Comment

Avoidable crisis

by Jochen Hippler

Opinion

Isis convoy in western Iraq in early 2014.

Isis convoy in western Iraq in early 2014.

Civil war has erupted once again in Iraq, and it is interwoven with the one in Syria. The real challenge is not the force of the Jihadis, but the weakness of the Iraqi state.

The speed of the advance of the extremist Isis (Islamic State in Iraq and Syria) militia in Iraq may seem surprising. Observers, however, could hardly fail to notice that new violence was brewing up in Iraq in recent years. And yet, it would have been possible to avoid strife.  

From 2004 to 2008, Iraq was ravaged by civil war. Jihadis, Sunni tribes and secular Sunnis had risen up against the foreign occupying forces and Iraq’s transitional government. As they do today, the Sunni Arabs in Iraq felt marginalised by the new regime back then. Most had
a point.

Jihadis and groups close to al-Qaida gained strength in that conflict, but that did not last. The extremists’ arrogance and brutality – even towards Sunnis – were the reasons. Eventually the Sunni tribes turned against the fanatics and, in cooperation with the occupation forces, beat them. Political violence declined
by 95 %.

The years 2009 to 2011 saw an opportunity to bring stability to a peaceful Iraq. At that time, the majority of Sunni Arabs were prepared to become constituents of the new Iraqi state. Even Prime Minister Nuri Al-Maliki, a Shia Muslim, emphasised the national identity rather than sectarian ones. He had been made head of government by an elected parliament with US consent in 2006.

Unfortunately, Maliki did not grasp the opportunity to unify the nation and build a legitimate state. What he did was to expand his own power by resorting to increasingly sectarian tactics, marginalising the Sunni population and its leaders. He also upset many Kurds and Shias however. Under his rule, the new Iraqi state, which had been weak from the start, was captured by interest groups and militias. Clientelism, corruption and governmental impotence ensued. Though the parties that support Maliki recently won the most seats in parliamentary elections, they do not have enough seats to govern.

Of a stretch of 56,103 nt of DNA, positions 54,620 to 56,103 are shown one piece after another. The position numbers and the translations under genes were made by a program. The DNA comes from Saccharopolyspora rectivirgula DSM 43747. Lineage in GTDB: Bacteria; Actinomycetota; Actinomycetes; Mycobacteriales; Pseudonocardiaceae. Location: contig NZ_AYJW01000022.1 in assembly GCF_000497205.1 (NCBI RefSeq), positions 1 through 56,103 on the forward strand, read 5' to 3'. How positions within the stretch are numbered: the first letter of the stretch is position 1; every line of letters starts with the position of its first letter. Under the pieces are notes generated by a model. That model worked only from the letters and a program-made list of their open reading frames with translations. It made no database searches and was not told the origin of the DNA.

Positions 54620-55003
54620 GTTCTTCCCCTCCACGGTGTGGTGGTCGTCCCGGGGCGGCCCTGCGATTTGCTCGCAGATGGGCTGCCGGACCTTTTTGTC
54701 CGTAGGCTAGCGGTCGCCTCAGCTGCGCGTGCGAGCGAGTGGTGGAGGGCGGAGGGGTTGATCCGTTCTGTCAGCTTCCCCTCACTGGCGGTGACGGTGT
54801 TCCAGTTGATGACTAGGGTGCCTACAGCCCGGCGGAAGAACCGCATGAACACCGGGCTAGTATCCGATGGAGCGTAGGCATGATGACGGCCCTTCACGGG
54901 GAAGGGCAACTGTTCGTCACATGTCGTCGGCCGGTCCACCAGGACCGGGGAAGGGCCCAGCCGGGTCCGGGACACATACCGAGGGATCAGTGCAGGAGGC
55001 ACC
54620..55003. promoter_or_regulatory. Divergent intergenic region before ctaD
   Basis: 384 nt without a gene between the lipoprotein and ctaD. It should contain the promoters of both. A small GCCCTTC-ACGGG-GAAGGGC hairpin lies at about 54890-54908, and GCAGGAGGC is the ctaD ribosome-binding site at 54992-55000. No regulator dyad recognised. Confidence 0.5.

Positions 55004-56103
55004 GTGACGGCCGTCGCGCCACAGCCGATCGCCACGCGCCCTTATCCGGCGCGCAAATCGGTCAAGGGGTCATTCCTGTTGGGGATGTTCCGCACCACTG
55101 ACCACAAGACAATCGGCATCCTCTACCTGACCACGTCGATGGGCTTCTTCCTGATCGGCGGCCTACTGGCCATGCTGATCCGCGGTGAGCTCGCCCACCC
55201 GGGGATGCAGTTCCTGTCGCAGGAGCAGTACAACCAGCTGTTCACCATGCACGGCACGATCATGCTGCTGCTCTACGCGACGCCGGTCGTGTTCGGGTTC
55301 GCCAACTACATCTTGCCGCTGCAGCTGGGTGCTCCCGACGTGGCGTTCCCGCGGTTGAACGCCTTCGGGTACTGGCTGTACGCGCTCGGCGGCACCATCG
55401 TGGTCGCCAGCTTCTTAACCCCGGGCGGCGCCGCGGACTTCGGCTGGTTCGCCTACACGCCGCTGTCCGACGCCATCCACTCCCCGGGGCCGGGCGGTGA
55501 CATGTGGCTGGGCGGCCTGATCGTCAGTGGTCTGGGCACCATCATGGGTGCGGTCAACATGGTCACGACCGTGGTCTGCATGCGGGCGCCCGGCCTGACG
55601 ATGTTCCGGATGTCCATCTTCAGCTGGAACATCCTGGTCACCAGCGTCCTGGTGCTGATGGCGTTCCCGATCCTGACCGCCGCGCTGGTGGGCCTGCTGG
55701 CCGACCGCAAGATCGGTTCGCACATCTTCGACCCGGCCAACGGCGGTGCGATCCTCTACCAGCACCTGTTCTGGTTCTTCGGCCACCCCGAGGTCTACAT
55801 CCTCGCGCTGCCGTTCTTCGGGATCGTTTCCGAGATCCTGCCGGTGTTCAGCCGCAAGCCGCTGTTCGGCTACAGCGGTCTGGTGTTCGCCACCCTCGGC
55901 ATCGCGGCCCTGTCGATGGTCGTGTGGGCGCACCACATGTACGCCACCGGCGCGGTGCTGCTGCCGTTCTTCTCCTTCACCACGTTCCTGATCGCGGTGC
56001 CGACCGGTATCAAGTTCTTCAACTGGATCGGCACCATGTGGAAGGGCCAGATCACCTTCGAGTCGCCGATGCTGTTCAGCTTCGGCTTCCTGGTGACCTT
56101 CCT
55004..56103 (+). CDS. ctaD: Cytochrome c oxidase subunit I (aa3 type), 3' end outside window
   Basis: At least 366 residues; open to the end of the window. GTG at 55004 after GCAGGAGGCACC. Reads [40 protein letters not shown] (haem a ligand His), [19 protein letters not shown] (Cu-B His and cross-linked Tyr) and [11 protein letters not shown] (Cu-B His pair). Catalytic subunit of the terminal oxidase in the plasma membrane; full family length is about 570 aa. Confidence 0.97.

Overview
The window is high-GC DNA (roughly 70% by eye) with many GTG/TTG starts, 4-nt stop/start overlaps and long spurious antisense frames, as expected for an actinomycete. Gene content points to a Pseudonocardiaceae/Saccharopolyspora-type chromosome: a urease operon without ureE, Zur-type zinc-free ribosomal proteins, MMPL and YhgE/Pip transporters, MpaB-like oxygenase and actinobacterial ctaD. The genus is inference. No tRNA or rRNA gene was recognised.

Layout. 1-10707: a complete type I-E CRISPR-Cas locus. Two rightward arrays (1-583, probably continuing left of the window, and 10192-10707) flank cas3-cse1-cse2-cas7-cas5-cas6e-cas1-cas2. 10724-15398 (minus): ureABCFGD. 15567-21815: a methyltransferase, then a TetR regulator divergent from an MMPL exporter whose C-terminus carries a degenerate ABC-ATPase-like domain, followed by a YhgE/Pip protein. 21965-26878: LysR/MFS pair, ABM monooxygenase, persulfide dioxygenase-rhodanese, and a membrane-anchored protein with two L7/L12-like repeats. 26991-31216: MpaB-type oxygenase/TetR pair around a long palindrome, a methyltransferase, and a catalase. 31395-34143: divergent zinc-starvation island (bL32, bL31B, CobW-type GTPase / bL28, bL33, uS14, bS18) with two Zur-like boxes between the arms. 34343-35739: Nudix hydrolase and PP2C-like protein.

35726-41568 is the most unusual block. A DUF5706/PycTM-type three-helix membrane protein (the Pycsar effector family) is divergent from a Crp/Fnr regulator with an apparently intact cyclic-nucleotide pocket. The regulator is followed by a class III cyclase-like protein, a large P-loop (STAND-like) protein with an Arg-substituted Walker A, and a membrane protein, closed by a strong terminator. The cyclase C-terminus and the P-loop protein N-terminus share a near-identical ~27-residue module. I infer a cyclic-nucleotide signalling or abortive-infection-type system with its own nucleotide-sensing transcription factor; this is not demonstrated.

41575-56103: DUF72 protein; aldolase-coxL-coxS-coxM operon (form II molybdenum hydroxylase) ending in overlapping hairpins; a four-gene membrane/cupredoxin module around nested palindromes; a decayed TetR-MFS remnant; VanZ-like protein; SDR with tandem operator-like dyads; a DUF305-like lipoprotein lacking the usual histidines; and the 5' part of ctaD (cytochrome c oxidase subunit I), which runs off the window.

In 2011, civil war erupted in Syria. It escalated fast. This crisis gave the region’s Jihadis a new breath of air. They found new areas for military engagement as well as safe havens in Syria. Eventually, they began to advance in Iraq where Sunni discontent had grown to the point that extremist atrocities of the past seemed less relevant than fighting Maliki.  

The power of Isis has grown considerably in the past weeks. However, the reason is not so much the militia’s strength, but rather the power vacuum that marks eastern Iraq as well as western Syria. On both sides of the border, Sunni people feel oppressed by regimes that are dominated by another version of Islam. To many of them, Isis and other rebel groups appear to be a minor evil in this setting. Air strikes and more weapons can do nothing about this. What is needed is a credible social contract that can serve as a foundation for the state.

In this difficult context, the Gulf monarchies’ role is a reason to worry. In pursuit of hegemony, they are lending the Jihadis various forms of support. They want to limit the influence of Iran, the country that is supporting the Assad regime in Syria.

An interesting new aspect of the current scenario is that the success of Isis in Iraq might lead Iran and the USA to cautiously attempt cooperation. Neither Washington nor Tehran want Sunni Ji­hadis to gain influence in Baghdad or Kabul. The snag is that reactionary forces in the USA as well as in Iran are doing their most to prevent any such cooperation.
 

Jochen Hippler is a political scientist who specialises in peace research at Duisburg-Essen University.
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